Chronic pain has aspects that are both physical and mental, and it comes in many forms. Sometimes when somatic approaches have failed, a top down approach that attacks the brain’s perception of pain can be useful. Of course depression is highly co-morbid with pain, treating mood areas with TMS also seems to affect the pain threshold. In one study, a single TMS treatment was given post-operatively to patients while they were in the recovery room, and TMS treated patients used 50% less self administered pain medicine than those given a sham treatment.
We also use TMS targeted at pain pathways themselves in the motor and sensory cortex of the brain. This technique has been very useful in treating phantom limb pain where there is no bodily target to treat. We have also had great success treating Fibromyalgia, Chronic Regional Pain Syndrome (CRPS, also known as RSD) and other types of neuropathic pain.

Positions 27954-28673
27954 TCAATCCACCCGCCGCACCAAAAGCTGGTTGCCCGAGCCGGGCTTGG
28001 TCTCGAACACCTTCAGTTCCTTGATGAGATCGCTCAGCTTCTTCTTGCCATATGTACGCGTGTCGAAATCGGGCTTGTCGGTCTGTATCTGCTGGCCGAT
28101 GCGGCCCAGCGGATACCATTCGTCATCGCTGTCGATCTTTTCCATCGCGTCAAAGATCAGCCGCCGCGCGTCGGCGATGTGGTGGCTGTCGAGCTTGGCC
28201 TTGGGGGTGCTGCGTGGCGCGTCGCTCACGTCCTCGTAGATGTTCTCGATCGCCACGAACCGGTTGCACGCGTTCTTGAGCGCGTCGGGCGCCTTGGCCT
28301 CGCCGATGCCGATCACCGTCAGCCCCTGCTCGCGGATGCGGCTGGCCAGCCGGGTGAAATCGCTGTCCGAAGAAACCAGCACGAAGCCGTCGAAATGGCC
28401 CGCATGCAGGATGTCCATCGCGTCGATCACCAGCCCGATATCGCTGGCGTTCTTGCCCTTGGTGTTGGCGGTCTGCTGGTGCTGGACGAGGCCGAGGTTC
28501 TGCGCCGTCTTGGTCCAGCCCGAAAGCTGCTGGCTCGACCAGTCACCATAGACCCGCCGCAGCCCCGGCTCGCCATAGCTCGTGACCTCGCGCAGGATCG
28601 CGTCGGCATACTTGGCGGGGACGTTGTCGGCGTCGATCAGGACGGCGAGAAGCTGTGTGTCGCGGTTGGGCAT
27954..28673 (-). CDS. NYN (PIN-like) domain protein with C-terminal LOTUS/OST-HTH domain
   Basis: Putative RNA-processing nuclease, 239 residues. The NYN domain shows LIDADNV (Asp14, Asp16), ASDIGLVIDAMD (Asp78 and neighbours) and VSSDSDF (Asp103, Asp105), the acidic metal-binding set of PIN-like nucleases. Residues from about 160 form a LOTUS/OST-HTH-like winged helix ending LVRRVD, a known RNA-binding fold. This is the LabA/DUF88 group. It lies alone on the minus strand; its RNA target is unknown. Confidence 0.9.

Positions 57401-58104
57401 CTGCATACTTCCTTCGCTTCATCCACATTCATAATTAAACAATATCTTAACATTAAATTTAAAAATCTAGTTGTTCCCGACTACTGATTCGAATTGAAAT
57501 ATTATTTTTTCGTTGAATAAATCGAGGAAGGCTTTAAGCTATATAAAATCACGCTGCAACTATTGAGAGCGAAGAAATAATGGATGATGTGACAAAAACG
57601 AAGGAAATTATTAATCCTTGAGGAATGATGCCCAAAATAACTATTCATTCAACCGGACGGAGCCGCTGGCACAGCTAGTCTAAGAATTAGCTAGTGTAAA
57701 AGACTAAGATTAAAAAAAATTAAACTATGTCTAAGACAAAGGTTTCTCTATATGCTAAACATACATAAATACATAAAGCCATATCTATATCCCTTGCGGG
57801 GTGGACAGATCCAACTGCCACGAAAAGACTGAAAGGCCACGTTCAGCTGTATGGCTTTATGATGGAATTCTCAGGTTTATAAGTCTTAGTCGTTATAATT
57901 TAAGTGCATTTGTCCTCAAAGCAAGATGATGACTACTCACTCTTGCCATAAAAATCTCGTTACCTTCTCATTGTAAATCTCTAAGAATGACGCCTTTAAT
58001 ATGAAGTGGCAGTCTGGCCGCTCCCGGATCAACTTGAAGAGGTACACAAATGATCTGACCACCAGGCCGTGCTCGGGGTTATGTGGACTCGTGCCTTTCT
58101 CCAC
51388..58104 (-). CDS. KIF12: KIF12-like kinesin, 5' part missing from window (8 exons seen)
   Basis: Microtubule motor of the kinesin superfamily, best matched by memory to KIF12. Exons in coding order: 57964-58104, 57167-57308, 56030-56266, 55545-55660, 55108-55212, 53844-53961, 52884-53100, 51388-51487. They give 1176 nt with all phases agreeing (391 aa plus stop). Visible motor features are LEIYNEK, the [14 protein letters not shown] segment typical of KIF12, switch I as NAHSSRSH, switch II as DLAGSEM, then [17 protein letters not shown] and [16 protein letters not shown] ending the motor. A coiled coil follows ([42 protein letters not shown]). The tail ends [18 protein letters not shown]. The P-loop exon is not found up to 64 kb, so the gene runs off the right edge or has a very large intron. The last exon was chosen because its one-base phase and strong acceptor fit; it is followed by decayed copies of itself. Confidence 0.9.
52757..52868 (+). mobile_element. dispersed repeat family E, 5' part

Use in clinical practice at SoCal TMS has shown positive results.
Beyond Major Depression, Bipolar Disorder is an obvious target for TMS treatment. We use the same treatment protocols targeting the Dorsal Lateral Prefrontal Cortex in treating the depressed phase of Bipolar Disorder and have had excellent clinical success with many patients. Insurance coverage is currently lacking however as the strict FDA indication for TMS is Major Depression. TMS can cause a switch into mania in Bipolar Disorder, just as with antidepressants.
There are several protocols being investigated for treatment of the manic phase of Bipolar Disorder, but consensus is lacking on what the optimum treatment is.